The video for my artist book, Breaking with Tradition – The Life and Death of Qandeel Baloch, is now online. This book is part of the Boundless Dialogues artist book project, which I was involved in from October 2017 until April 2018. The project is a collaboration between Concordia Print Media part-time faculty members Bonnie Baxter, Jenny Lin, Stephanie Russ and Patrick Visentin, master bookbinder Jacques Fournier, and nine Concordia undergraduate students. The culmination of the project is in an exhibition curated by Melinda Reinhart, which is currently on at the Webster Library on the 2nd floor. Our finissage is on April 26th, between 5:30 and 7:30 p.m. so I hope you can make it.
To learn more about Boundless Dialogues, here is a link to the project blog:
Manifest, 2018, screen print on newsprint, cardboard, foam core, found objects. Memories are fragile things. The beginning of the story reveals a room of possessions. This chair was bought in Karachi and has seen a variety of uses: bums, clothes, towel racks, history. The painting is really a drawing, a map of remembrances and a diagram of journeys past and present. Proximity between memory and place is small, though it is growing ever wider with time. These plates and glassware, precious heirlooms now but cheap purchases when they were originally made, contain the usual trappings of memory. These possessions, such reminders of past journeys and experiences are cheap trinkets that grow in value over time. This cushion was hand-made with leftover bits of fabric and has been on many a bed, sofas, chairs, and the like, chewed on by many pets. Imbued with nostalgia, it is now invaluable. This rug, fraying and full of holes, was a copy of a more expensive carpet but in the absence of its original, it is too precious to be thrown out. What are these experiences, abstract now in the present but contained in these objects?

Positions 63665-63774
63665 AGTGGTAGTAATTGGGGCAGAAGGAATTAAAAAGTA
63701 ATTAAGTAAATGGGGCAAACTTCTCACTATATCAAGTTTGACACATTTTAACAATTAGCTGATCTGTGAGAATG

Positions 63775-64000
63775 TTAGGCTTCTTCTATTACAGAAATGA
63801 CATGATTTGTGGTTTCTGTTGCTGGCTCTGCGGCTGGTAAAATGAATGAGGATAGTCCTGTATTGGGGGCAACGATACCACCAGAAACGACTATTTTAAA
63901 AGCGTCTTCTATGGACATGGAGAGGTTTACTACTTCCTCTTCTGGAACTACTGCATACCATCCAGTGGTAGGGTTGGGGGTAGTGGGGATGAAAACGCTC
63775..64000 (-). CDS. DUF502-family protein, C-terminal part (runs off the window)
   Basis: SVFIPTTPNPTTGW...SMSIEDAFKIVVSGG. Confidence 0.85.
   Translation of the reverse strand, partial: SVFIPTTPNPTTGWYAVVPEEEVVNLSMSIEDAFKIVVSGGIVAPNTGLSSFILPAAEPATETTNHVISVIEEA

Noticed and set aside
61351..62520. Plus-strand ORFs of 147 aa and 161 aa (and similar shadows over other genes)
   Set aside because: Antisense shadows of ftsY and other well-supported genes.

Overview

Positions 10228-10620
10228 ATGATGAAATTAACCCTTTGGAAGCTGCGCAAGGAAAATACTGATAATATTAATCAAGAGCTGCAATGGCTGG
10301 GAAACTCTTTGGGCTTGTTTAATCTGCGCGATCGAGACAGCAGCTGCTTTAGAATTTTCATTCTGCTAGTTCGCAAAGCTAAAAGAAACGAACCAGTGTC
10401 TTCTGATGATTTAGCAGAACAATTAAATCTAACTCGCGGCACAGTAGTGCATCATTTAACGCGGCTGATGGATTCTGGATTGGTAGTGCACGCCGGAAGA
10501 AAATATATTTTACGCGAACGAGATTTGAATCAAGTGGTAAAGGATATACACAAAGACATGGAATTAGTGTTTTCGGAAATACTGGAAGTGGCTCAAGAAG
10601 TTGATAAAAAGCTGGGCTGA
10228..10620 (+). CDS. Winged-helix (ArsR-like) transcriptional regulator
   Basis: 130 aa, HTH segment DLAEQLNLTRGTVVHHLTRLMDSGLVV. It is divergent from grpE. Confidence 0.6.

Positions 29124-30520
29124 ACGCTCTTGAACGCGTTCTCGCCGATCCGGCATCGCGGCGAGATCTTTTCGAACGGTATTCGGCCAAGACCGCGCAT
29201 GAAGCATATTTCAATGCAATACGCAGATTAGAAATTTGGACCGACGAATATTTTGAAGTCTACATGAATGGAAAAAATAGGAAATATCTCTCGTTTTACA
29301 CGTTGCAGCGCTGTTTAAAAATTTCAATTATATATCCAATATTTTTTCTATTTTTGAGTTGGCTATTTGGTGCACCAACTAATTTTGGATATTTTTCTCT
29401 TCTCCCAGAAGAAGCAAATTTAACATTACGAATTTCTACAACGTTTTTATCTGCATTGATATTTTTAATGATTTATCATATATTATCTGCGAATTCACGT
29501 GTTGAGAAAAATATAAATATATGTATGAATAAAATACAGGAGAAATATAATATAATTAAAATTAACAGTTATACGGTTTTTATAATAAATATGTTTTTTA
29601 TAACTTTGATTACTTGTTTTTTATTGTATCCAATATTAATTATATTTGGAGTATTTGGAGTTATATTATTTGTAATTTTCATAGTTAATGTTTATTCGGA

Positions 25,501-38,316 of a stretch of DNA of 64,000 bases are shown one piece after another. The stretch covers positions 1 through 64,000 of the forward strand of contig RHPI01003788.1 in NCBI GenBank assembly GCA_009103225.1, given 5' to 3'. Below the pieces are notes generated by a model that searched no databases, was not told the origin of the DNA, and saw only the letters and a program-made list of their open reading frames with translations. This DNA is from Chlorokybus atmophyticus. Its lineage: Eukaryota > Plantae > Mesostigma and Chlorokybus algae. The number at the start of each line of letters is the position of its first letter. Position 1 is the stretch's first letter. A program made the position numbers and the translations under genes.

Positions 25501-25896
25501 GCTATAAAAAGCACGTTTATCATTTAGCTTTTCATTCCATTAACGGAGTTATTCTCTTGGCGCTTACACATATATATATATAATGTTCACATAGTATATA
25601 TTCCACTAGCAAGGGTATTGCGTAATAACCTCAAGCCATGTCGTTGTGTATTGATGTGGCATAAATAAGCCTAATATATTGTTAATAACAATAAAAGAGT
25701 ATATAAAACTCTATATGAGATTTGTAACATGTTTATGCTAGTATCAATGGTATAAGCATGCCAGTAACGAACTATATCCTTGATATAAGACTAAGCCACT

Record, 2018 – A project containing two handwritten accordion books, The Lesson and Historiography, following my maternal grandmother‘s cursive script, as well as letters and photographs, pertaining to the themes of family (and by extension recipes), memory, and personal archives. The photos don’t really capture the scale of these books but my aim was to add so many pages that the idea of trying to hold on to a memory becomes impossible over time. The Lesson contains both the transcription of my maternal grandmother’s Spanish recipes, my English translation of them (using Google Translate), and my attempts to write like her. Historiography contains a collaged text combining some of the terminology from my grandmother’s cookbook and parts of a letter I was writing to my late paternal grandmother after reading about her in someone’s autobiography unexpectedly.
It has been a while since I last posted, though life certainly has been busy. With crunch time almost upon us, it may be a while before I post again. I wanted to share this work I presented in January for my collage class, titled The Matriarchs. Combining collage on paper to create a family portrait, as well as screen-printed wallpaper to create a space filled with a variety of handmade and found objects, the work speaks to the social and political dimensions of memory.
As 2017 winds down, let’s take some time to reflect on the year we have all had. Politically it’s been exhausting, but there have been triumphs amongst the bad things. In my case, it was going to Concordia, rediscovering the joys of making art, and learning new skills. I hope 2018 brings more of the same, and I leave you with my final piece of art for the year, namely a painting about family that is highly personal to me. Merry Christmas and best wishes for 2018!